Rep: Printworks Gallery, Chicago. I've also written a novel, The Time Traveler's Wife--hopefully, it will be in bookstores sometime this year.

Neighborhood: The middle of nowhere. The official name is North Park.

Day or night person? Well, like a lot of other people, I have a job--I'm a professor at Columbia College and all my classes are at night. And even though I would ordinarily prefer to be a night person in the studio, I am a day person by force.

Can't work without: I suppose the irreducible thing would be ink. Coca-cola is also always a good thing.

Background noise: I can't listen to music when I write, but it is essential when you're making visual things. I think that has a lot to do with the part of the brain you're using. I listen to punk. I'm a huge Iggy Pop fan. Also Sleater-Kinney, Golden Palominos, and--this is really not punk--Joni Mitchell.

Do you sing along? Oh yeah, you have to. The Ramones are also good for jumping around.

Significant object and its history: This little photograph that's sitting over here is my great aunt Dulcie. I only met her once when I was a child, and she was a really old lady riding a tractor. But I inherited a whole pile of furniture from her, along with bushels of photographs from her family, who are not my relations. So I kind of use these photographs to amuse myself and give writing exercises to students and stuff. She's sort of become like a little studio goddess. When I go to Ragdale in the summertime, I actually bring her with me. I've had that photo for at least 10 or 15 years.

Creative block coping strategy: I have the opposite problem because my life is so very busy. The problem, in fact, is getting into the studio, not being blocked once I get there. That would almost be a huge luxury, because it would mean that I was in the studio so much that I had run out of ideas, and I just haven't been able to achieve that kind of lifestyle.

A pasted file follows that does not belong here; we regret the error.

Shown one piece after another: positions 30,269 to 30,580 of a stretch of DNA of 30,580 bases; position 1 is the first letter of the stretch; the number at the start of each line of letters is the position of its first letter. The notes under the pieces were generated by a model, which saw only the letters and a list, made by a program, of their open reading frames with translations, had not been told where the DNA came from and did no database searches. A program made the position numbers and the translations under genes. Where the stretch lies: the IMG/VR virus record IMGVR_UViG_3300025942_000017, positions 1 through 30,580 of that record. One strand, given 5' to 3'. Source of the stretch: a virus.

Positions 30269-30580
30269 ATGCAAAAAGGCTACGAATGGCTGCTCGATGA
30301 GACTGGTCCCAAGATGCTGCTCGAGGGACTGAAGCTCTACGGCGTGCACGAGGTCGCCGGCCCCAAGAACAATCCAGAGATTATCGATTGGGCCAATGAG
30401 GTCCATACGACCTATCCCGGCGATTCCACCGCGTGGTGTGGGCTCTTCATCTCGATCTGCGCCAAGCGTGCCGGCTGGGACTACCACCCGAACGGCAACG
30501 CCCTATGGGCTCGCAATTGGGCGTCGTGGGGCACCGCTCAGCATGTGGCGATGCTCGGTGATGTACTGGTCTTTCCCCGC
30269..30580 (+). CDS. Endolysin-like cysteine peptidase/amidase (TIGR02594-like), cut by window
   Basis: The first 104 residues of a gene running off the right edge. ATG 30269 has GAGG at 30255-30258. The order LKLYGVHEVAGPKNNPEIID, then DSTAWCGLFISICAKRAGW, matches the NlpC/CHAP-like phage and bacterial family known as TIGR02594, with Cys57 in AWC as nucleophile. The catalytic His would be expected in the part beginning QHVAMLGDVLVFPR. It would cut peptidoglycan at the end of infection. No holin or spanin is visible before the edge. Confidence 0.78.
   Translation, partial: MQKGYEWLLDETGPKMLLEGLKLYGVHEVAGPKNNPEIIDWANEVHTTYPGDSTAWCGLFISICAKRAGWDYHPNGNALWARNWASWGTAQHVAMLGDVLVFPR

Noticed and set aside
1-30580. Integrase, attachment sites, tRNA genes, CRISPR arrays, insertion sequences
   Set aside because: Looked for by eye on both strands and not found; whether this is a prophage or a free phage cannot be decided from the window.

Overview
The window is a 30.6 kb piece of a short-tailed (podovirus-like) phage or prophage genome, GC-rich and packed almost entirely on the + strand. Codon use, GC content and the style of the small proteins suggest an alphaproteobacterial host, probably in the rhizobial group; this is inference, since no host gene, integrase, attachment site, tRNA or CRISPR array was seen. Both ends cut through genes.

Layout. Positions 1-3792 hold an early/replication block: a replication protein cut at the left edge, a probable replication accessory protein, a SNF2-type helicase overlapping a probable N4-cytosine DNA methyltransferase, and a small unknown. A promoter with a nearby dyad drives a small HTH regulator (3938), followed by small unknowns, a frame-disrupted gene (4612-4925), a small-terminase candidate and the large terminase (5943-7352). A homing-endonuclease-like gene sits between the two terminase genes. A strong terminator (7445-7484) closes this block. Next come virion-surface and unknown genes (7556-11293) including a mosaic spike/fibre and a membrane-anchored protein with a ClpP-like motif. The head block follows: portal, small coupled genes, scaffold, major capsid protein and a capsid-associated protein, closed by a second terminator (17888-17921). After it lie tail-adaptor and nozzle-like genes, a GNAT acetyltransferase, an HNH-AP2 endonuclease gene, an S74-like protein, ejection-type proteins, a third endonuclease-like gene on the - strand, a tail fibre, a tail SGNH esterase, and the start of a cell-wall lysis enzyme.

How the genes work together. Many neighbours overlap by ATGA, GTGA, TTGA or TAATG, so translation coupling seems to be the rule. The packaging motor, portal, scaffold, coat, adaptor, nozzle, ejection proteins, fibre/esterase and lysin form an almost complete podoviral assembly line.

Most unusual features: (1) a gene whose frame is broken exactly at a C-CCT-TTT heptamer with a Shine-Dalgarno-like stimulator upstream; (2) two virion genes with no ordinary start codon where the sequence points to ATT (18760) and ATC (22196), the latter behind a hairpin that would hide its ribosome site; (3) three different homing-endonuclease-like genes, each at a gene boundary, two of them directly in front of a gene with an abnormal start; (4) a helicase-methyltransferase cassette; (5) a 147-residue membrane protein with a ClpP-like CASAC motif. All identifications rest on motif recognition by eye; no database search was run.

What is the relationship between the space you work in and the work you make? I think it's very important, because I know a lot of people who would like to work really huge but have a really tiny space, or they would like to do a certain technique but they don't have access to that equipment. For me, it's been really important to have my own equipment, because some of the stuff I do is a little obscure--like letterpress. It's sort of ironic, because I work at the Center for Book and Paper Arts, and they have everything you could conceivably want to make any kind of bookwork. But it's almost Marxist--it's important to have the means of production, so that nobody can stop you from doing whatever you need to do.

Did your work change when you moved your studio into your house? When I moved into the house I was writing my novel, and it just got easier and easier to write the novel, and harder and harder to get myself to do anything in the studio. There was period of about a year and a half when I didn't make any visual work at all, really.

Notable studio mishap: I used to share space with Pamela Barrie, who is another book artist, and through no fault of our own, we had a fire. One afternoon, I walked in to work on something, and the whole space was covered with this white powder. I went and asked another guy who rented the space, and he said, "Oh, you had a fire." Apparently, the janitor of the building had been smoking, and when he was done with the cigarette he just flicked it out the window. But the windows had grids over them, so instead of the cigarette going onto the street, it rolled down the grid under the windowsill, which was wood. Of course we weren't there, so somebody smelled smoke and called the fire department. They came in, in full gear with axes and fire extinguishers, and put out the flame. Imagine: cases and cases of type, and all of it covered with this fire extinguisher shit. And it tastes so nasty in your mouth.

How do you unwind at the end of a long day/night in the studio? Oh, I take a bath.